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Falmouth is one of the earliest coastal settlements in Massachusetts. The town is located on the southwestern end of Cape Cod and has a strong year-round population of approximately 33,000, which increases to more than 100,000 in the summer. Historic villages and harbors, beaches, barrier beaches, coastal ponds, marshes, and bluffs are found along an estimated 117 miles of shoreline. The south-facing shoreline on Vineyard Sound and west-facing shoreline along Buzzards Bay make Falmouth vulnerable to extreme storm surges during hurricanes.
The goal of the StormSmart Coasts pilot project was to develop a multi-hazard mitigation plan for Falmouth that would integrate existing planning efforts to minimize the impacts of natural disasters, including the effects of sea level rise on people, property, infrastructure, and natural, cultural, and economic resources within the community.
The Natural Resources, Planning, and Fire Departments participated in the StormSmart Coasts pilot project. The StormSmart Coasts team sought input from other town boards and departments on issues relating to floods, hurricanes, winter storms, wildfires, and other natural hazards. When finalized, the plan will describe Falmouth's risks from natural hazards, including flooding and sea level rise, connect hazard mitigation planning with existing community planning efforts, and provide a prioritized selection of hazard mitigation actions.
The Massachusetts Office of Coastal Zone Management (CZM) developed a survey to gain public input on vulnerabilities and build support for actions that will reduce Falmouth's vulnerability to natural hazards when implemented by local departments and other organizations. The survey results (PDF, 57 KB) indicate that residents are concerned about future natural disasters in Falmouth, especially those with high winds and coastal flooding, and would like the town to plan for future development, increase public education and awareness of risk in the community, and improve natural resource protection as well as emergency services. These recommendations can be achieved largely through ongoing planning and implementation activities and operations. For example, hazard mitigation strategies, such as improving drainage, flood proofing structures, and relocating infrastructure, can be strengthened in Falmouth's local comprehensive planning process and capital improvement planning. Greater emphasis could also be placed on risk reduction when evaluating parcels for land acquisition by the town.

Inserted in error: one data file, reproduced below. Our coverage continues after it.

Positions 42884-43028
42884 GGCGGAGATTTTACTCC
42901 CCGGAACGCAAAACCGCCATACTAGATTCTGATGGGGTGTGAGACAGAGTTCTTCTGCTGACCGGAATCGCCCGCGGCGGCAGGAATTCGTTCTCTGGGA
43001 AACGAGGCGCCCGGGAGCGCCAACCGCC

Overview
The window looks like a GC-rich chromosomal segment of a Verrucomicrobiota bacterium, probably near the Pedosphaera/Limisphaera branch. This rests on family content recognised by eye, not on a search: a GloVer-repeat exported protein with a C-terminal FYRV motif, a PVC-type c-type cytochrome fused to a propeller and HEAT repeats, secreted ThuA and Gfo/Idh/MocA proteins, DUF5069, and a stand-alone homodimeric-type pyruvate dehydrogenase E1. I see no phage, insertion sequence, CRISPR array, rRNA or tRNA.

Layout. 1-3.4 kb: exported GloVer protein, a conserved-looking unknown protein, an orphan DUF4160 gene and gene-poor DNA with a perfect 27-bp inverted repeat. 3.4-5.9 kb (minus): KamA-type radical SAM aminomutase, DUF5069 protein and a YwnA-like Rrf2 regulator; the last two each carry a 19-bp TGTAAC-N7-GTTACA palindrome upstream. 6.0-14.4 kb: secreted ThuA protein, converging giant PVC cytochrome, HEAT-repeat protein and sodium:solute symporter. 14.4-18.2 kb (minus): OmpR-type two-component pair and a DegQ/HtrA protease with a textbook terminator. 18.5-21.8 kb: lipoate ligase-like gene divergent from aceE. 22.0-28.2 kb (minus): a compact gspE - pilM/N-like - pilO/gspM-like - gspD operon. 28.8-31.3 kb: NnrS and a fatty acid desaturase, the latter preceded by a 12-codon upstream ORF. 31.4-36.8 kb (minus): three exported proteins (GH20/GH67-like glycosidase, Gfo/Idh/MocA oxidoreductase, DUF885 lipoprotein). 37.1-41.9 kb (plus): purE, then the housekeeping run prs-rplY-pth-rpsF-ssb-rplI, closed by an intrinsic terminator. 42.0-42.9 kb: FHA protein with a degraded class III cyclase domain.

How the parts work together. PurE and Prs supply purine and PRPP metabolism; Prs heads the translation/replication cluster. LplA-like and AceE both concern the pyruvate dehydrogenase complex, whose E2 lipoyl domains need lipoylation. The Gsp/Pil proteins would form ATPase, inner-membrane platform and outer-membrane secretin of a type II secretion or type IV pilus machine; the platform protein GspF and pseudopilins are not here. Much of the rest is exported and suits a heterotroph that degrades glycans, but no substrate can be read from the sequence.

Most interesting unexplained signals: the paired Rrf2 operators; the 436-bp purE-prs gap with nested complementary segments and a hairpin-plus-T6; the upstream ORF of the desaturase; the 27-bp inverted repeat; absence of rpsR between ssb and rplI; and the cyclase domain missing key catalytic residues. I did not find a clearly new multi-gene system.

The final draft of the plan will be submitted by the town to the Massachusetts Emergency Management Agency and the Federal Emergency Management Agency for review before formal adoption of the plan by the Board of Selectmen, which will demonstrate the town's commitment to fulfilling the hazard mitigation goals and objectives outlined in the plan. By providing a framework for addressing the natural hazards that are exacerbated by sea level rise, the plan can be used as a model for other coastal communities that are focused on addressing climate change issues.